Differences between light vs dark brown sugar and when you should use each one when baking. How each one tastes, what it does to recipes, and how to decide which one is best.
Have you ever wondered about the difference between light vs dark brown sugar? Many baked goods will specifically state in a recipe to add which one, but do you know that there is actually a difference? (affiliate links present)
If you’re ready to learn about the types of brown sugar, you’re in the right place. The next time a recipe calls for brown sugar, you’re going to know exactly what it means.
Light and dark brown sugar is a pretty standard ingredient in most baking recipes. I always have brown sugar on hand for that reason. Before I really dove into the differences, I had no clue that they were actually two different things.
When a recipe calls for brown sugar Is it light or dark?
Anytime that a recipe just only says “brown sugar”, you can rest easy knowing that they’re talking about the light version. Due to the complex flavor of dark, it’s not as common. This means that it will be specifically asked for in recipes so that you know the difference.
Can I use light brown sugar for dark brown sugar?
Even though you know that if not specified, you’ll use light brown sugar, it’s fine to use either. The lighter has a sweeter taste to it that people love.
The darker sugar has a molasses flavor that is a little bit more subtle than sweet. There is also a chance that the texture of the baked good might change as well, but that isn’t always the case.
Should I buy light or dark brown sugar?
I tend to keep light brown sugar in my pantry at all times because it goes better with more recipes that I cook. It’s also important to note that both types of sugar have molasses in them but what makes them different is the amount of molasses that they have. Dark has more molasses content added than light.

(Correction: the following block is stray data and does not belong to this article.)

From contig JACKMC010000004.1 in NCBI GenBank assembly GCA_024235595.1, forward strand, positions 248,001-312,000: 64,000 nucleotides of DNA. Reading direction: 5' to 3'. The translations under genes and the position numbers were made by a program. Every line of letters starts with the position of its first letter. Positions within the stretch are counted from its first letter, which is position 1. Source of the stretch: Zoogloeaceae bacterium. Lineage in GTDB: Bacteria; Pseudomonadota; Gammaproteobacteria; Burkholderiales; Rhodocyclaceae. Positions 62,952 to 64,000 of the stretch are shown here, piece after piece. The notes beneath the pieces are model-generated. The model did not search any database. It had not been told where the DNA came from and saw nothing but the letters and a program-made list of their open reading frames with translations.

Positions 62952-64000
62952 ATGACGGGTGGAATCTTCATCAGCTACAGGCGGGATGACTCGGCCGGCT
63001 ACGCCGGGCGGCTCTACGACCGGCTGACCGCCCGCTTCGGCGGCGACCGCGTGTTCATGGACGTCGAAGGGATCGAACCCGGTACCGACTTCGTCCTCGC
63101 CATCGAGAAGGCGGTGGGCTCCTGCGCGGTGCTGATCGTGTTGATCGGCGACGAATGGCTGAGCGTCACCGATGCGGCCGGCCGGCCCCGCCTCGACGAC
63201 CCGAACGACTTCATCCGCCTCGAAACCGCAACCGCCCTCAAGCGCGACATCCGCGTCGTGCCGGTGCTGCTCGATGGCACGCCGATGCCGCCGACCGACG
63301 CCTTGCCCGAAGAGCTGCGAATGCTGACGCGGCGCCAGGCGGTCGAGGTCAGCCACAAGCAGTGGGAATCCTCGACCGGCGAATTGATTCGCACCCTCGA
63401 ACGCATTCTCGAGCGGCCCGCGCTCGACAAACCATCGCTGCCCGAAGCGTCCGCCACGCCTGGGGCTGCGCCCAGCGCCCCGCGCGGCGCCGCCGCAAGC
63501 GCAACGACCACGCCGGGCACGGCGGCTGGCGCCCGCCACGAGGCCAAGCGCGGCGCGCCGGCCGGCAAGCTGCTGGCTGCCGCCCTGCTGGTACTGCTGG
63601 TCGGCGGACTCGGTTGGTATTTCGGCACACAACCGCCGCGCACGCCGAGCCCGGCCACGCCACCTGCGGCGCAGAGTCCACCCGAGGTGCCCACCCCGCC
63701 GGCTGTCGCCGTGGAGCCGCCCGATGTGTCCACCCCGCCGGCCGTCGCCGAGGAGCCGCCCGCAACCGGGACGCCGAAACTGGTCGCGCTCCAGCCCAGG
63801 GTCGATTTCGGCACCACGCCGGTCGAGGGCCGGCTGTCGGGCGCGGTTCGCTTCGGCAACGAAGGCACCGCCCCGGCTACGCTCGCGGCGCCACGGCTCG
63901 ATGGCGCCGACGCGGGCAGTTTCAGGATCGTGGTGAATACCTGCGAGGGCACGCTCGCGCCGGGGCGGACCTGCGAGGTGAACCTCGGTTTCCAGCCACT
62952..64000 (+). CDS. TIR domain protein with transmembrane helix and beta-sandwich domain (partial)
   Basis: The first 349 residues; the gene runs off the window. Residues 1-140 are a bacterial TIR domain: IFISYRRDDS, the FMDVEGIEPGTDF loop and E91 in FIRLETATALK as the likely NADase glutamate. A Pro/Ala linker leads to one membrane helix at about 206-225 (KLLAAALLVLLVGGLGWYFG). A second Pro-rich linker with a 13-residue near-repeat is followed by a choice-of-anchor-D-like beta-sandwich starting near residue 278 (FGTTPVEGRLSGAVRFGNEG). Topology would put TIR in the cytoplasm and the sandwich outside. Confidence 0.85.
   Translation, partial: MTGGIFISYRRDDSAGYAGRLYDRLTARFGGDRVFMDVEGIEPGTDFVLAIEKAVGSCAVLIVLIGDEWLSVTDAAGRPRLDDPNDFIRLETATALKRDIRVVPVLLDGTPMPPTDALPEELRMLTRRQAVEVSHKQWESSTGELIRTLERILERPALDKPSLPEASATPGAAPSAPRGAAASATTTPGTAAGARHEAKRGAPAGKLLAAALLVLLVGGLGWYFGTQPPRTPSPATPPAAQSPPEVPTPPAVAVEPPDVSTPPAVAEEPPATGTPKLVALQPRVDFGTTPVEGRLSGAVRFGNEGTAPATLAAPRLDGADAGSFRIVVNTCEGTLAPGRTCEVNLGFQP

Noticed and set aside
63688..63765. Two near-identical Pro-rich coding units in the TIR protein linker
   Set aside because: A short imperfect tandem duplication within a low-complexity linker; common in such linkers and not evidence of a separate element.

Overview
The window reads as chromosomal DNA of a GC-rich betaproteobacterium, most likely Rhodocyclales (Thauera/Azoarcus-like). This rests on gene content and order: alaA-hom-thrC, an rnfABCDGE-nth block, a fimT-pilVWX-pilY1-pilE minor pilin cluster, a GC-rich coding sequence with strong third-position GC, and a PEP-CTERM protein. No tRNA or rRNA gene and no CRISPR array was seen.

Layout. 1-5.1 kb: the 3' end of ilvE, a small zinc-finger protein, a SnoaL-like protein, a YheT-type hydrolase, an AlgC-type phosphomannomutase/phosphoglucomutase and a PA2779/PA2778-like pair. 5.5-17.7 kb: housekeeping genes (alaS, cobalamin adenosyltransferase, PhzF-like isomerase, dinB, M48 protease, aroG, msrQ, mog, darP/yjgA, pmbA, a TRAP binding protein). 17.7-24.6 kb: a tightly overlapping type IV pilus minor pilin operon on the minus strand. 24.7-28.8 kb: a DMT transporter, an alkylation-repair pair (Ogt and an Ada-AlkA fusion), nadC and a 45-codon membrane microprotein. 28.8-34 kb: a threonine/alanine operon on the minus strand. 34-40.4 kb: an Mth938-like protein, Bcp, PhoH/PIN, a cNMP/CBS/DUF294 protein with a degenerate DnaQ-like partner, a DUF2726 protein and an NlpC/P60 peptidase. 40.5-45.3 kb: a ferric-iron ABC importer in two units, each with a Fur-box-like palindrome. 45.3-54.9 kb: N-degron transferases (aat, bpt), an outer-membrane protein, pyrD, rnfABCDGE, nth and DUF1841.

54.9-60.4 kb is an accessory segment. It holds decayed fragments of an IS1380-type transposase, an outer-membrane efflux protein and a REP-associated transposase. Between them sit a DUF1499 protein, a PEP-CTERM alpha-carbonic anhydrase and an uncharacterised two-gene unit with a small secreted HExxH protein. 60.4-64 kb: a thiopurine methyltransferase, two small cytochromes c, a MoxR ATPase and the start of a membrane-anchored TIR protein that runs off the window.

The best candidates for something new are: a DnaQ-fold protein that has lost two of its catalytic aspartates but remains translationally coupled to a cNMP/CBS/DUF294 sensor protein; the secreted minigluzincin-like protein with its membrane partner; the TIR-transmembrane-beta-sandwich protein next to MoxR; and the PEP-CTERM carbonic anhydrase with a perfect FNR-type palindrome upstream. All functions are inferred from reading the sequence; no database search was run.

What a pain when the sugar crystals form! This is because of the moisture content in the air more than likely and it’s actually quite common for brown sugar to become hard.
All you have to do is put it in the microwave for about 20 seconds, covered with a damp napkin or towel. That would soften it up and then use a fork, or food processor to make it nice and ground.
What is the shelf life of brown sugar?
Some people will keep their brown sugar forever because they think that it won’t go bad. In all reality, brown sugar has a shorter life span than granulated sugar at about 18 months, tops.
What can I substitute for brown sugar?
What happens if you’re making a recipe and you don’t happen to have any brown sugar in the house? Don’t fret, there’s always a way to improvise. Take some refined white sugar and a couple of tablespoons of molasses and mix them together.
Since the sugar is refined and the molasses will darken it and give it that smokey flavoring, you’ll have a simple brown sugar substitute easily.
What does dark brown sugar do in cookies?
If you happen to bake with dark brown sugar, you’re going to notice a different texture in certain baked good items that you’re making. Chocolate chip cookies are the perfect example of one dessert that will have its texture altered.
Using dark brown sugar will have the cookies become thin and crisp so if that’s the texture you’re going for, use dark brown sugar in your recipe.
Should you refrigerate brown sugar?
While it’s important to store the sugar in a cool place, you don’t actually want to keep it in the fridge. A pantry is just fine as long as you’re keeping it in a sealed container or sealed bag. You can even actually freeze brown sugar for later. Just wrap it tightly and do everything possible to keep the air out of it.
Since both of these can be used in many baking recipes, it’s important to understand which one you prefer. The light brown sugar is going to have a milder taste while the dark brown will have more of a smokey flavor.
Dark brown sugar is more popular in spice cake recipes and flavors like that. Light brown sugar is more commonly found in cookie and pie recipes.
You can always try out a recipe by making it with both dark and light brown sugar! See which one you prefer. You might just be surprised by the difference in how they come out of the oven.
There’s a good chance that they’re going to look really different from one another and taste different as well! (but you can be certain that they’ll both taste amazing no matter what!)
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